• We’ve jumped ahead to 1992 with Candyman. How does the time period influence the movie or our interpretation of it?
  • How does Candyman deal with race? How does this compare to the representation of race in Night of the Living Dead?
  • How would the movie’s effect be different if the Candyman weren’t black?
  • What is the purpose or effect of the long aerial shots (particularly early in the film)?
  • Candyman looks relatively normal. Is this scarier than a typical movie monster or less scary?
  • Is Helen insane? Is the Candyman real (in the movie)?
  • What is the function/effect of the bees in the movie? What do they add?
  • Helen’s husband says that urban legends are “the unself-conscious reflection of the fears of urban society.” Do horror movies/books serve the same function?
  • What do you think of the shift to Helen as the monster at the end? What is the tone associated with her role as a new urban legend?
  • Choose one scene you’d like to look at as a class and think about what you would say about it.

After their group discussions, we talked about most of these at least briefly, but we probably spent the most time trying to work through the question of whether Helen was insane or the Candyman was real. The class was divided on this point. There’s a lot of ambiguity in the film about Candyman’s status, and so we looked at some of the details and what they seem to push the viewer toward. As a class, I think we agreed that the end of the film leans more toward reading the Candyman as real, but some still really wanted to find ways to interpret it otherwise. Some of their ideas were quite inventive but not necessarily supported by evidence in the film itself. Ultimately, our division as a group about how to read this seemed to come down to what we wanted to be true.

candyman parking garage IT WAS ALWAYS YOU

Personally, I believe in the Candyman. I think that to see this as simply Helen’s unraveling is to undo most of what makes the movie interesting: Candyman’s backstory, the repercussions of historical and institutionalized racism, the power given by collective belief, and even the effects on Helen, which carry more weight for me if they’re externally motivated rather than simply her own issue. I also think that taking the Candyman seriously makes Helen not just a dead female victim at the end of the movie but also gives her power in her return from beyond the grave to murder her husband. It’s a complex and maybe not entirely positive power, but it’s something.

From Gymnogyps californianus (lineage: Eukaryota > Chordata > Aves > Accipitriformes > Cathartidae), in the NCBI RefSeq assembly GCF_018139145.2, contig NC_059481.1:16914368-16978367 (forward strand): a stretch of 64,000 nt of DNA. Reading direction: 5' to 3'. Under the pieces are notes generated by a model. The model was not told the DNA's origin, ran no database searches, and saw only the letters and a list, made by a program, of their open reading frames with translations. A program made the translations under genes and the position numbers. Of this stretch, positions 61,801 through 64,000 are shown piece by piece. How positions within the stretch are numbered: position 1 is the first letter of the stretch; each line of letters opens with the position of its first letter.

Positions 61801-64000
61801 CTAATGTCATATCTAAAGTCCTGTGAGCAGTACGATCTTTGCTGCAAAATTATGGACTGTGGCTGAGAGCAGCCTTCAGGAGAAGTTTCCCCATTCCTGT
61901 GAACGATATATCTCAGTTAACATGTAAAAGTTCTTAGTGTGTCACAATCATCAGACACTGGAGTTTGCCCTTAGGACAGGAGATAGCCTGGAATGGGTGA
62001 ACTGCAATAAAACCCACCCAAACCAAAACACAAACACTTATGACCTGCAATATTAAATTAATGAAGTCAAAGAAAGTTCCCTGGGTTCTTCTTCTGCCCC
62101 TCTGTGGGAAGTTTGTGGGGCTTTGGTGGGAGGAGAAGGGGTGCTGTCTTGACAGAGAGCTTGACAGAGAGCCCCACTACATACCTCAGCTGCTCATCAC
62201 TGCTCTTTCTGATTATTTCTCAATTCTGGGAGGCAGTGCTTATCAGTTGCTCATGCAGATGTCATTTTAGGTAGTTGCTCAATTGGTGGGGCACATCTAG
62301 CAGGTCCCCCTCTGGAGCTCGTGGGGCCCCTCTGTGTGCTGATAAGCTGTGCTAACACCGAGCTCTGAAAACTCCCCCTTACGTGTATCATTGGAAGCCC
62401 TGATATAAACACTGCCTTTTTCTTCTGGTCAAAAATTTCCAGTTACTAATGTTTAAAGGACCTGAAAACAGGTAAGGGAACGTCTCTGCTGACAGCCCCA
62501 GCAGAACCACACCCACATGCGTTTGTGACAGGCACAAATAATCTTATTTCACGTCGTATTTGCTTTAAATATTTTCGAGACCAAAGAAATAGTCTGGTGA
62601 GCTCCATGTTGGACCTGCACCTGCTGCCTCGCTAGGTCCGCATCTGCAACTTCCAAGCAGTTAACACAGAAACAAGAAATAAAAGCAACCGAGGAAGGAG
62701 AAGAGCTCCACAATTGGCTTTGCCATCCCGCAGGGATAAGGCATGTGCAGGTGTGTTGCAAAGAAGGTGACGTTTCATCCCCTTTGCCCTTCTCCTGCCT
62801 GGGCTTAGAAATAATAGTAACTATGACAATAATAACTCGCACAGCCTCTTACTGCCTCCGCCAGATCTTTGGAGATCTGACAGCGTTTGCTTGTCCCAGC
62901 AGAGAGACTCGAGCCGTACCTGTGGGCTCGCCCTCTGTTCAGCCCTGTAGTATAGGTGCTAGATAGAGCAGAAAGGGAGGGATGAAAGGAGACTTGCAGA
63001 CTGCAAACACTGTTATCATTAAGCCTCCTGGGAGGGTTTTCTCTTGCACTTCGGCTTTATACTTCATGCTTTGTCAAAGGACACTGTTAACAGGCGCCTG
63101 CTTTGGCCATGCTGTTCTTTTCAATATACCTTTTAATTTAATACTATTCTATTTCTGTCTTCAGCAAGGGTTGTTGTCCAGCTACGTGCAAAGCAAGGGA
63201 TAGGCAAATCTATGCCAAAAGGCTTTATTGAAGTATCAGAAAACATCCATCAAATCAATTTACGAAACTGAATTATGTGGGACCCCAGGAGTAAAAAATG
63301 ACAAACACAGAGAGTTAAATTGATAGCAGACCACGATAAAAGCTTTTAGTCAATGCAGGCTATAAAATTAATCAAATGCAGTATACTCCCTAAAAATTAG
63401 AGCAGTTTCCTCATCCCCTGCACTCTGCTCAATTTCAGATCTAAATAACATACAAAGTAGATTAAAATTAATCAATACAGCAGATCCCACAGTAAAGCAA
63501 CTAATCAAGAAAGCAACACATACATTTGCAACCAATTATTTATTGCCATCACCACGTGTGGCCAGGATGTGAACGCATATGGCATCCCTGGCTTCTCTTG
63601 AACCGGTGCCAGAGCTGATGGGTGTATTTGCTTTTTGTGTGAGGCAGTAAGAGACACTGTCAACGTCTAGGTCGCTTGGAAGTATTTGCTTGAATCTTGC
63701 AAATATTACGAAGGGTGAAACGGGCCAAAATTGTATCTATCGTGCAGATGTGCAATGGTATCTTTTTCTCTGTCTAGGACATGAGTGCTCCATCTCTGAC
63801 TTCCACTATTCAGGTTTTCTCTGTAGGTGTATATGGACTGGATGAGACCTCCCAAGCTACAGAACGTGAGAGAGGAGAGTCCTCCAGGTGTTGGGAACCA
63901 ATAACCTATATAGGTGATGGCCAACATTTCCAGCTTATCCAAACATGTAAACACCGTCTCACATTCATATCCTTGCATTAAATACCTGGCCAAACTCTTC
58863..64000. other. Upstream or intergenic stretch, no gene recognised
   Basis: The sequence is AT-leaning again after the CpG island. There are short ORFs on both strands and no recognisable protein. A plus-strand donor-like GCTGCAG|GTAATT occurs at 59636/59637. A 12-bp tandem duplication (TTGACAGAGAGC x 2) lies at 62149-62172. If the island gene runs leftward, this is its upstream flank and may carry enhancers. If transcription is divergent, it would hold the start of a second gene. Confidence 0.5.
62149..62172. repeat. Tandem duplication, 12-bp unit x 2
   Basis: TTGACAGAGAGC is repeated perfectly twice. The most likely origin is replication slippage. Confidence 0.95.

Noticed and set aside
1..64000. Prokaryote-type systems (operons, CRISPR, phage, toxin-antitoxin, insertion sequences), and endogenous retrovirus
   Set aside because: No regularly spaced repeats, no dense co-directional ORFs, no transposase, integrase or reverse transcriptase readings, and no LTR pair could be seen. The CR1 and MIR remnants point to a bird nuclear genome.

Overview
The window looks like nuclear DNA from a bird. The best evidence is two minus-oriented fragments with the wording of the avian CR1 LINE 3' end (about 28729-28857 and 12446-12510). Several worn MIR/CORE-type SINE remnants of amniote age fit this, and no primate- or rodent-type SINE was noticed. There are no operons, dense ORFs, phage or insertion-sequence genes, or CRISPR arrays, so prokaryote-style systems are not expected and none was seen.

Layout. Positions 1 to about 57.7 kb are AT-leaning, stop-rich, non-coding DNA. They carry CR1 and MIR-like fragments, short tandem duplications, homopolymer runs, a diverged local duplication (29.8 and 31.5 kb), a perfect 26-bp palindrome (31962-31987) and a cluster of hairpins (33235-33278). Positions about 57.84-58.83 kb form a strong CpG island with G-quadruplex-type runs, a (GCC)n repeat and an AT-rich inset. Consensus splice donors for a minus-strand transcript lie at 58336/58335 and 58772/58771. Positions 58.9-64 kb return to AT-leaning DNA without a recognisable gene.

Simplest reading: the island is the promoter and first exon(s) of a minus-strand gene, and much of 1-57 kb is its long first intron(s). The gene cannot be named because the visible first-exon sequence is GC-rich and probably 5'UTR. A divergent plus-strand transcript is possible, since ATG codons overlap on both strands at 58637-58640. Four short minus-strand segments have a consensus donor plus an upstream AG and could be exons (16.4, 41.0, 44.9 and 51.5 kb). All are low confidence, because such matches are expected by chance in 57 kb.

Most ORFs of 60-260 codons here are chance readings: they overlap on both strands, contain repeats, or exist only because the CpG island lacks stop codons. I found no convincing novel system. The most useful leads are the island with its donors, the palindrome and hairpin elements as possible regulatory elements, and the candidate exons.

Ultimately, this week was a little looser in organization than previous weeks, but I think this was productive. The two movies we watched allowed us to discuss some of the more progressive potential in horror film while also acknowledging that they worked against some of our genre expectations (e.g., the trope that the black guy dies first) and societal stereotypes.

Interestingly, I surveyed students anonymously the following week and one of the questions asked which of the texts we’ve covered so far they liked best and least. Candyman appears to be a class favorite so far (although I wouldn’t have guessed that from our discussion – people seemed in class to think it was kind of silly) while Night of the Living Dead got a much more divided response. It and Rosemary’s Baby got the most mentions as least favorite, but several students really liked it, too.

This week’s music: For Tuesday, I played Jonathan Coulton’s “Re Your Brains” as a fun nod to more contemporary zombie stories; for Thursday, I played Jolie Holland’s “Dark Days.” I love this song and it just felt right for Candyman, but I’m not sure I can articulate how. Something about its hopelessness, its loss of a lover, its reiteration of the sweetness of that lover… I don’t know. It’s a great song, though.

1 thought on “Race & Horror: Teaching Horror, Week 5

  1. Pingback: Gender & Horror: Teaching Horror, Week 6 | Dr. Christy Tidwell